Characterizatio aze Joints-Ryan Kraft

Report
Characterization of Inconel 625 Superalloy Braze Joints using 4
Different Brazes
Ryan Kraft, and Rajiv Asthana, University of Wisconsin-Stout
Objective and Significance
Experimental Procedure
Our research investigates how the process of brazing modifies the original
braze composition and braze metallurgy in the vicinity of joined interfaces
and how braze alloys modulate the structure, composition and metallurgical
adhesion to substrates.
1. Cut Inconel on high-speed precision saw, lay braze foil at mating surface,
apply a load (0.30-0.40 N) during brazing.
Developing and demonstrating methods to braze high-temperature alloys are
the practical goals of our broader research effort.
Background
Inconel 625 (melting point: 1350°C) is a general purpose nickel-chromiummolybdenum alloy in the family of Inconel alloys that were developed for
elevated temperature use. Inconel 625 has good corrosion and oxidation
resistance which makes it suitable for harsh environment applications.
Inconel alloys are used in a wide variety of applications, from gas turbine
blades and heat exchangers to NASCAR exhaust systems and X-15 rocket
planes.
In applications, Inconel must be joined to itself or to other alloys to make
complex assemblies .
2. Heat under vacuum (~10-6 torr) to 15-20C above braze TL. After 5 (or 30)
min. soak, slowly cool.
4. Mount joints in epoxy, grind, polish and examine joint microstructure
using optical microscopy (OM) and scanning electron microscopy.
KHN = 252
5. Measure Knoop hardness (Buehler Micromet 2001 Unit, 100 g load, 10 s).
KHN = 415
100 μm
KHN = 278
Composition and Properties of Brazes
Braze
MBF-20[b]
Inconel
The microstructure of the Inconel MBF-20
braze joint show many layers within the
reaction layer, similar to that of MFB-30. The
hardness of the braze was lower than that of
the substrate’s.
3. Heat treat joints in air at two-thirds of absolute braze melting
temperature for 45 min. completed at UW-Stout.
MBF-30[b]
Braze
Inconel/Inconel Joint with MBF-30 Braze
(R2, 1045 C, 5 min)
TiCuSil[a]
CusilABA[a]
Comp., %
TL, K TS, K
YS,
MPa
---
CTE, x10- K, W/m.K %El
6 K-1
----
Ni-4.61Si-2.8B0.02Fe-0.02Co
Ni-6.48Cr-3.13Fe4.38Si-3.13B
1257
1327
E,
GPa
--
1242
1297
--
68.8Ag-26.7Cu4.5Ti
63Ag-35.3Cu1.75Ti
1173
1053
85
292
18.5
219
28
1088
1053
83
271
18.5
180
42
--
--
Joint Microstructure vs.
Knoop Hardness Profile
Inconel/Inconel Joint with Ticusil Braze
(R19, 920 C, 5 min)
KHN = 335
Reaction Layer
-KHN = 121
KHN = 660
100 μm
[a]Morgan
Advanced Ceramics, [b]Honeywell, Inc., TL: liquidus temperature, TS:
solidus temperature, E: Young’s modulus, YS: yield strength, CTE: coefficient of
thermal expansion, K: thermal conductivity, El: percent elongation.
Inconel
Sample and Identification
Research Approach
•Demonstrate vacuum brazing of Inconel 625 using four brazes of different
compositions .
•Characterize joint microstructure using optical microscopy and scanning
electron microscopy, and hardness distribution using the Knoop test.
•Heat treat vacuum-brazed joints in air at two-thirds of the absolute melting
point of braze to simulate service conditions and characterize
microstructure and hardness.
•Heat treat unbonded braze foils and compare through-thickness braze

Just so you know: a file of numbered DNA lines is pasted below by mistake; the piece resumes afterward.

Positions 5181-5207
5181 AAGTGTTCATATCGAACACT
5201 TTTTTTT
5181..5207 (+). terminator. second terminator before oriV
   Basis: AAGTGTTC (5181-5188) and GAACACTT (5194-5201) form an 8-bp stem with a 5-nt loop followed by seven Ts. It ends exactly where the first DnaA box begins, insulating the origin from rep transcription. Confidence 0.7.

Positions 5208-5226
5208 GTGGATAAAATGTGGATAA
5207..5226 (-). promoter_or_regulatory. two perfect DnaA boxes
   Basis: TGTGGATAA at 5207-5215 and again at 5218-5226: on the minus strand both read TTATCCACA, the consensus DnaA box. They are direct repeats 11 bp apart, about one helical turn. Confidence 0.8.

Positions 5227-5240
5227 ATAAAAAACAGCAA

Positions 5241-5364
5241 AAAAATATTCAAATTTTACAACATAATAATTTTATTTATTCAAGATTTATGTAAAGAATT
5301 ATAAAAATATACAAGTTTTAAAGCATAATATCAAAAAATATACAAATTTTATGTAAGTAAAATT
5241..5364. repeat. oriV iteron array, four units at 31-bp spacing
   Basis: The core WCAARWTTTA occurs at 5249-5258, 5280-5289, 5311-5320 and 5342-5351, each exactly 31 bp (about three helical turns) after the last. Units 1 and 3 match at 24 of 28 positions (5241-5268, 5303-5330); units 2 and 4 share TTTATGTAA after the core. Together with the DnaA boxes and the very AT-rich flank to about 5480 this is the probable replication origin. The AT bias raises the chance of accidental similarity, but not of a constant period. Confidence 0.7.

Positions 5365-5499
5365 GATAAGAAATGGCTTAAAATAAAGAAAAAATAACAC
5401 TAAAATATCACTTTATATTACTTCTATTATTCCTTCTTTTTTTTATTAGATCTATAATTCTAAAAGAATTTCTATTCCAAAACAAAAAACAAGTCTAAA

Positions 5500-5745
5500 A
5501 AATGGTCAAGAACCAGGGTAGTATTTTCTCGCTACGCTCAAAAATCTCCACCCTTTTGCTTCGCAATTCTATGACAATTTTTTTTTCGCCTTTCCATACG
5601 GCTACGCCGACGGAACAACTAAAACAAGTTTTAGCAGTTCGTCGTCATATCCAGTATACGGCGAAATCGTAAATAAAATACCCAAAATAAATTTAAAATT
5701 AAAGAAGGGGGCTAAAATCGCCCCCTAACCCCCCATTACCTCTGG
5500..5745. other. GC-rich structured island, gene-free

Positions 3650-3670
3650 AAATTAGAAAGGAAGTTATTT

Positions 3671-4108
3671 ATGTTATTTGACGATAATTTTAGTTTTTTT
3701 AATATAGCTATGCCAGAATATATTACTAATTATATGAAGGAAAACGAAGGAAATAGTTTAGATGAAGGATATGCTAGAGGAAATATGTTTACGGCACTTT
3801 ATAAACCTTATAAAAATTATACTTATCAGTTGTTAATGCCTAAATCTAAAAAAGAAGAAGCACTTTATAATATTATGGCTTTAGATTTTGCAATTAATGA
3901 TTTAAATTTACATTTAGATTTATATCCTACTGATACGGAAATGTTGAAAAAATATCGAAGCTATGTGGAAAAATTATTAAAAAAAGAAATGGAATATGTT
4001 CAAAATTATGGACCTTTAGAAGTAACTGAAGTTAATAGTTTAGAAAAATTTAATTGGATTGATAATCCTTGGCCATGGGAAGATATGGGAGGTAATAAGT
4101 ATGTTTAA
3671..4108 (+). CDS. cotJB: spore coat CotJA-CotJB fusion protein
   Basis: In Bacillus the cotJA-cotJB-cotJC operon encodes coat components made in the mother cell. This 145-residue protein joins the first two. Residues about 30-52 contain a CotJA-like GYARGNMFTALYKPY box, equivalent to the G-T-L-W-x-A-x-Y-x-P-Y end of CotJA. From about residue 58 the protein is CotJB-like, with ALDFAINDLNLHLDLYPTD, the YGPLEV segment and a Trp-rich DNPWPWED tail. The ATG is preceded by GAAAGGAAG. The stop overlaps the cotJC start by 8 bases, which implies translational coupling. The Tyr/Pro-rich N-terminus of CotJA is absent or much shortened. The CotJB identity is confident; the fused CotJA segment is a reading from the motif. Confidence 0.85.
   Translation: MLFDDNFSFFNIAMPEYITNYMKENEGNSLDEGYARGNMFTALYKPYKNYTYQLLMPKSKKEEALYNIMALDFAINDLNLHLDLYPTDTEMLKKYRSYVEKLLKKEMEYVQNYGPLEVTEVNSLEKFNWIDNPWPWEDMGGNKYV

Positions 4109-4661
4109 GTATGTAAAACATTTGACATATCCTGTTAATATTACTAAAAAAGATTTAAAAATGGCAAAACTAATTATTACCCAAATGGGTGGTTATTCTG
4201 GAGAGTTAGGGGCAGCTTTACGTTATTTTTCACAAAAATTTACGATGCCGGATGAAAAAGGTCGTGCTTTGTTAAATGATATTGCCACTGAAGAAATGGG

microstructure, composition, and hardness with microstructure,
composition, and hardness of braze foils in joints.
•Analyze metallurgical changes that occur in brazing and subsequent heat
treatment, and compare and contrast effectiveness of different braze
compositions to join Inconel 625.
Sample ID
Substrates
Braze alloy
R2
Inconel/inconel
MBF-20
Braze
Temperature(°C)
1045
R4
Inconel/inconel
MBF-30
Inconel/Inconel Joint with Cusil-ABA Braze
(R9, 835 C, 5 min)
Time(min) Weight(g)
5
40
1045
5
Inconel/inconel
Cusil-ABA
835
5
40
R19
Inconel/inconel
Ticusil
920
5
110
KHN = 335
KHN = 87
Results and Data
100 μm
Inconel/Inconel Joint with MBF-20 Braze
(R4, 1045 C, 5 min)
The microstructure of the
MBF-20/Inconel braze joint
contained multiple layers
within the reaction layer.
The hardness of the inner
brazed region was very
high, while the other layers
were softer than the
surrounding Inconel
substrate.
KHN = 321
KHN = 501
The Cusil ABA/Inconel
reaction layer was very
narrow. Although the
region is visible no
hardness data could be
obtained.
40
R9
KHN = 1197
Cu-Ag System
(base alloy for Cusil-ABA and Ticusil)
Joint Microstructure
Reaction Layer
Binary Phase Diagrams of Major Braze
Constituents
Ni-Cr System
(base alloy for MBF-20)
Knoop Hardness profile
across braze joint
It appears that the
microstructure of the
Ticusil/Inconel interface
contains a reaction layer
extending from the brazed
region into the Inconel
substrate along the
Inconel’s grain boundaries.
The reaction layer was
much harder than the braze
region or Inconel substrate.
Knoop Hardness profile
across braze joint
Joint Microstructure showing
eutectic structure
Continuing Research
-Complete microstructure characterization using scanning electron microscopy and elemental
analysis of brazed joints using energy dispersive spectroscopy
-Complete polishing, microscopy, elemental analysis and microhardness of unbonded braze foils
(heat treated and non-heat treated). Compare and contrast with the behavior of heat treated
and non heat treated braze foils within joints.
-Measure shear strength of joint.
100μm
KHN = 281
Joint Microstructure vs. Knoop
Hardness Profile
Acknowledgement
• NASA Glenn Research Center, Ceramics Branch, for the materials used in the study and for use
of high vacuum brazing furnace.
l

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